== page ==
Viewing posts tagged philosophy

"Being without becoming" - Disjointed Thoughts on Dialectics and the Third Doctor, Part 1

"Being without becoming [is] an ontological absurdity" says the Doctor in 'The Time Monster'.

He's talking about time, about the fact that time is - by definition - a process of change.  Time is what entropy looks like to those of us in the midst of it.  Entropy increases, thus time's arrow goes forward.  'Becoming' is just a way of saying 'change'.  Everything is always in the process of becoming something else.  Every apple is in the process of becoming a rotten apple, or an eaten apple, or seeds resown.  'Ontology' is the fancy name used by philosophers to mean the study of what it means for things to exist, to be real.  The Doctor is saying: "the idea of things being frozen in time is inherently absurd because things that don't change effectively don't exist".

Though, of course, in 'The Time Monster', things and people do get frozen in time.  The story shows us something happening which has already been established as impossible.  It's almost as if we are being explicitly invited to read the story metaphorically.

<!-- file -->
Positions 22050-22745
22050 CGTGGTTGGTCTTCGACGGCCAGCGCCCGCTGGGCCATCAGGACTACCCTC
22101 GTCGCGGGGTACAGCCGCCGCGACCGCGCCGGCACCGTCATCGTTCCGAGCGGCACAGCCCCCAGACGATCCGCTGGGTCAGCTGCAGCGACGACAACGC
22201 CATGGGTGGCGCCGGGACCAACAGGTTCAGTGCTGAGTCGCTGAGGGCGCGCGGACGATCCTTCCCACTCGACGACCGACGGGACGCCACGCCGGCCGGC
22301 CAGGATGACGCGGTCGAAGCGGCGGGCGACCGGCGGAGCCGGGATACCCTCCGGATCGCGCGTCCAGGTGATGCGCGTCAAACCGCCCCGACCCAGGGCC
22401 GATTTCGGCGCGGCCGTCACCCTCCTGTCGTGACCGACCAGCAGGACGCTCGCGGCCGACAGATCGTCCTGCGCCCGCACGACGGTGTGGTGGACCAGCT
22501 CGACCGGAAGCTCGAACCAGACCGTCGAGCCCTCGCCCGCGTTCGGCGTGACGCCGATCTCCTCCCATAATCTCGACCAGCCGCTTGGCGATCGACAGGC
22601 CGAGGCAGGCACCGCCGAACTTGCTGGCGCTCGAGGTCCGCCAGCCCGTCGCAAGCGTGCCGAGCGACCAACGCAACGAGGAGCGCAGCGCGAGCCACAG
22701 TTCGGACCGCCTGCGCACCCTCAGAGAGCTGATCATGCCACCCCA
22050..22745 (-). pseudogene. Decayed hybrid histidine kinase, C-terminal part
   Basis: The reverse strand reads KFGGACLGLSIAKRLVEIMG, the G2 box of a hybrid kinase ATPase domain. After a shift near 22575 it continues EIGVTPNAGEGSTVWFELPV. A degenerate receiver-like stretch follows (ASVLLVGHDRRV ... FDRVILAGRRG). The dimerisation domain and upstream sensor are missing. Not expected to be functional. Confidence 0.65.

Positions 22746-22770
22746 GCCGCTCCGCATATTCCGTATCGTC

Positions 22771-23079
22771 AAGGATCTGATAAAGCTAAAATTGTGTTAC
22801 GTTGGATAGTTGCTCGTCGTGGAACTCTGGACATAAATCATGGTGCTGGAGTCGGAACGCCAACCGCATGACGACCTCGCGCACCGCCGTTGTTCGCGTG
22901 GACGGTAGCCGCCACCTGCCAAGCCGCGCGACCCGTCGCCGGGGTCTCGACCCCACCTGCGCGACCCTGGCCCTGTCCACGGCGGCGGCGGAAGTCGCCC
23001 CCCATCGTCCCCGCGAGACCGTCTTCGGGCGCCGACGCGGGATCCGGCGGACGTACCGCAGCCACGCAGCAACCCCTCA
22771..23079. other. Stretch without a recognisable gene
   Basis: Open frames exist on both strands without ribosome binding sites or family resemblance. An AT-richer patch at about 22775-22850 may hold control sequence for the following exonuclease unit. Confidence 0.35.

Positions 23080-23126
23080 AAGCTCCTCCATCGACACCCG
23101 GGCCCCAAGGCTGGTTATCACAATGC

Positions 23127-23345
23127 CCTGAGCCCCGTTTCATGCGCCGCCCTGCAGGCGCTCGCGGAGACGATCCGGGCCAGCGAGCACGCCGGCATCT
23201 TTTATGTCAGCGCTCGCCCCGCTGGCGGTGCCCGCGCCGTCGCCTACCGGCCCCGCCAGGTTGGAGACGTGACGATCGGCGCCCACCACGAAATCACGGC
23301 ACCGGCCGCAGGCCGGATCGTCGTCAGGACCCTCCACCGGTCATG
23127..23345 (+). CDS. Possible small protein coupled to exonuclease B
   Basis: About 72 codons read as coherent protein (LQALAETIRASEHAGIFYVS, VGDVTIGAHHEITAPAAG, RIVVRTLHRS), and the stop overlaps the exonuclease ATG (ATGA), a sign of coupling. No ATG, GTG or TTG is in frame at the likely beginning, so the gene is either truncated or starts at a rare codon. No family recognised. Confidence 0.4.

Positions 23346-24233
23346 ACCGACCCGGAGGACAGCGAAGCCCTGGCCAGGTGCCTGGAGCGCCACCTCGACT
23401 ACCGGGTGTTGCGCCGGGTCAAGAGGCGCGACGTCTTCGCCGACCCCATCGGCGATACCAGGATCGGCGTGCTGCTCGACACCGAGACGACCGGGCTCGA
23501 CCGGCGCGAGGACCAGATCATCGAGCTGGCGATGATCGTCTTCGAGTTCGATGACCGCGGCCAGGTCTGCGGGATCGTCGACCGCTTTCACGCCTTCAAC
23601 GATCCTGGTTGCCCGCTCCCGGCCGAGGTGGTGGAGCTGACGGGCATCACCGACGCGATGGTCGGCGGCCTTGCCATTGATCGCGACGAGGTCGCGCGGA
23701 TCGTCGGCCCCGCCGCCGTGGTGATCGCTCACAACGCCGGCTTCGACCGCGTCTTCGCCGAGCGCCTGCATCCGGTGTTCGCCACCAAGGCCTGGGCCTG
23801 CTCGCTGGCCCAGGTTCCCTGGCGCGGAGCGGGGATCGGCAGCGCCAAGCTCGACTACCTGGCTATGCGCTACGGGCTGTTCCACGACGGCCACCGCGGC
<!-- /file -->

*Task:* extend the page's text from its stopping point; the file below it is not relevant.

This is something that doesn't quite happen in 'The ...

Categorically Speaking

Kant's categorical imperative is an expression of the bourgeois liberal ideas of the 18th century, expressed as morality.  It is progressive in the sense that it attempts to derive morality from Reason.  It is part of the Enlightenment.  It also expresses the new, universal promises of the bourgeois revolutions in that it universalises (i.e. "All men are created equal").  It is based on the principle of universality.  What you do must apply to all people or it fails to be truly moral. 

However, it is also based on a bourgeois notion of rights.  The concept of 'rights' is a product of the rise of bourgeois property/trade relations.  One brings one's rights to the market place and, on that basis, one participates in the putatively level playing field.  For Kant, one negotiates the conflicts between these rights on the basis of contractual clauses.  If the Party of the First Part undertakes to do such and such, the Party of the Second part will be understood to be obliged to do so and so.  It is this which finally inverts the universality of the notion into an ...

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